know she faked her death in that elevator."
Light glowed in his eyes. "I keep hoping that, one day, I'll get
a postcard or a telephone call, or that maybe I'll see her picking flowers
by the roadside in the spring. Did you know why she left?"
Morgan's heart clenched. He doesn't know the truth. "Yes,
I know that she was pregnant, and she wanted to keep the baby safe."
She sighed. "But you won't be hearing from her again, Mr. Sun. She
trusted the wrong person with her life."
The shock was genuine, followed immediately by grief. He bowed his head.
"Raines. On the Chairman's orders
And as a part of his own
She could see something dark and ugly settling into his attractive features.
"I'll bring you the DSA."
He had closed himself off to her now. She rose. Glancing around his office,
she thought it looked more like a record producer's than a corporate mogul's.
He had a guitar on a stand in one corner, which she knew he often played
when he was thinking. There were vinyl albums from his favorite bands
framed and hanging on the walls. Racks of CDs took up space on the credenza,
framing a Bose CD player that had music issuing from it almost constantly.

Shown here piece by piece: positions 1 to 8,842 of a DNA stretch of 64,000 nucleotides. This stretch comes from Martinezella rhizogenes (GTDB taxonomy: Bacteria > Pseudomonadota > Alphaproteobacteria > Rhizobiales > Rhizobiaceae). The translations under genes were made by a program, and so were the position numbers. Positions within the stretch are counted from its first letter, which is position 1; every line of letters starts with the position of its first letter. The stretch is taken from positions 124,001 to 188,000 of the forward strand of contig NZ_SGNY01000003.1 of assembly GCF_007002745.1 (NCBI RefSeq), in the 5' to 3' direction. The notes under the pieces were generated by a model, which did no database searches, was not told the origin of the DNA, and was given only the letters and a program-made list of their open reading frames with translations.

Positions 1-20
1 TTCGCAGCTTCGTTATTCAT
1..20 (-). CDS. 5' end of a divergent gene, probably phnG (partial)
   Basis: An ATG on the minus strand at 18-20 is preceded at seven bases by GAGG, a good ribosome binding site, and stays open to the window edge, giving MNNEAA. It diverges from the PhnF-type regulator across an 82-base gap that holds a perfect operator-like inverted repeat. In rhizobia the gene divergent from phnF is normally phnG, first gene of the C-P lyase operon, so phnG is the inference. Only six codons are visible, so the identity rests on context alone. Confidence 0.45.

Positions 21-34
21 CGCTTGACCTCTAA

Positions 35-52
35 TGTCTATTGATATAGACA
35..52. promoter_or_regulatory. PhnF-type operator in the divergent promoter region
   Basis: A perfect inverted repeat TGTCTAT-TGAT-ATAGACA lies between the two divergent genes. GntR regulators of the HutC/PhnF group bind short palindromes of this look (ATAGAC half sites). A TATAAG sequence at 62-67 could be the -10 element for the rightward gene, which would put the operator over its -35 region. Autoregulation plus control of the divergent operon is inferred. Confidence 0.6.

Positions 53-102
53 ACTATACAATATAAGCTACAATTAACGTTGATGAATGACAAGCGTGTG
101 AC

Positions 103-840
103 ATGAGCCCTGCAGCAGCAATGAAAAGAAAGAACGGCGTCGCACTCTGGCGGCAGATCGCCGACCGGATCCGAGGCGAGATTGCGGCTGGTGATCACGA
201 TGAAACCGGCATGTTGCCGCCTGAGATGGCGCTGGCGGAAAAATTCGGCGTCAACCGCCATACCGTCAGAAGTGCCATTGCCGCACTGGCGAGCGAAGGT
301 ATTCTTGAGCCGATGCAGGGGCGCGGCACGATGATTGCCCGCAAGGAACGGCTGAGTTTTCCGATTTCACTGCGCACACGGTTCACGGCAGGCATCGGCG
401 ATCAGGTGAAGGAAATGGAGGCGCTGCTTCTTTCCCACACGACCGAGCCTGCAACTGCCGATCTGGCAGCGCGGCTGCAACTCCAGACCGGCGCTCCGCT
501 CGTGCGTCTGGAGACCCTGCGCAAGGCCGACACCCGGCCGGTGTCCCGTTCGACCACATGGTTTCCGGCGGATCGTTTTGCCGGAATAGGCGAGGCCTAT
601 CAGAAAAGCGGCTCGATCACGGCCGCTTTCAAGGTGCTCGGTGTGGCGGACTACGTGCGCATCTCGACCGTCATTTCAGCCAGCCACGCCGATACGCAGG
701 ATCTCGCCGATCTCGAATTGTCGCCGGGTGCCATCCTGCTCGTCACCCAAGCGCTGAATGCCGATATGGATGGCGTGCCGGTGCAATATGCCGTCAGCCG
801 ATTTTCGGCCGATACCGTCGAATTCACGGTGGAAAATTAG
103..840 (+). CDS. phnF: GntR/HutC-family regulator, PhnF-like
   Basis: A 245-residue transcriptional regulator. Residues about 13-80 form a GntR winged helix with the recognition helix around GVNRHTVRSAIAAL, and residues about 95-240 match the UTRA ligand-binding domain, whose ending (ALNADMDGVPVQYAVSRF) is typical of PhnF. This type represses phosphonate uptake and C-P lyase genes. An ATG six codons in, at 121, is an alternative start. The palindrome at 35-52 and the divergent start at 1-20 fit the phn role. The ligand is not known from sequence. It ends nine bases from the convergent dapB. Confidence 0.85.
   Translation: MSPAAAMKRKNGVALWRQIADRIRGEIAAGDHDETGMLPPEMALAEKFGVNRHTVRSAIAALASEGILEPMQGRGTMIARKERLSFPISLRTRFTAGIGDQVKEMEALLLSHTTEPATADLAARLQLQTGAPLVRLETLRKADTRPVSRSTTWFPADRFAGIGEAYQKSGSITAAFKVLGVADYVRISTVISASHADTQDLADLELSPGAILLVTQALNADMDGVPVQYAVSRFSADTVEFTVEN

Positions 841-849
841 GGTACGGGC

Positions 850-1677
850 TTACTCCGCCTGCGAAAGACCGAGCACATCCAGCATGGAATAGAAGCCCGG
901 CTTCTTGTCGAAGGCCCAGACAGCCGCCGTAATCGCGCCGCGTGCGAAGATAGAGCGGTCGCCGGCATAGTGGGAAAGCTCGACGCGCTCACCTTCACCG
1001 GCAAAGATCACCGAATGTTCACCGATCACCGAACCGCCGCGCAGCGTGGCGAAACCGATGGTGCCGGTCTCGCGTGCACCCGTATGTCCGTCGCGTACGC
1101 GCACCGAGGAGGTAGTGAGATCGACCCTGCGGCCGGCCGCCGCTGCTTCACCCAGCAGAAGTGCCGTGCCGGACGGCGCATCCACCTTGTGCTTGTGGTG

Even now, she could hear the soft strains of something New Age and soothing.
"I'm sorry," she told him truthfully.
He rose, standing right in front of her. After a beat, he reached out
and took her face in his hands, his eyes hot with pain. His thumbs stroked
her cheeks gently. "You can see her every time you look in the mirror,
Morgan. You can hear her in your heart. All I have left of her
He dropped his hands, stepped back and strode stiffly over to the stereo.
He popped out the CD and reached for another. "All I have left of
her is memories," he growled, and cranked the volume. The song was
dark and filled with pain. She thought it was Pink Floyd, but wasn't sure.
Parker turned and let herself out the door. The reason she had come to
see him would wait. She had renewed an old friendship, gained a new ally,
and wounded him to the core all in one sitting. Now she needed to give
him time to grieve, and then she would help him heal. They had a lot to
do, and having the support of one of the American Triad was a definite
plus. She'd make good use of him, but carefully. She couldn't afford to
get him killed.
* * * * * * * * *
Plane over London, England
Jarod settled himself into the plane seat and pulled out the note again.
His eyes ran over the cryptic clue it contained and wondered how best
to solve it.
Charlotte 'n' Wilmer's friends await your arrival in the village.
The young circle of political sponsors is ready in the castle.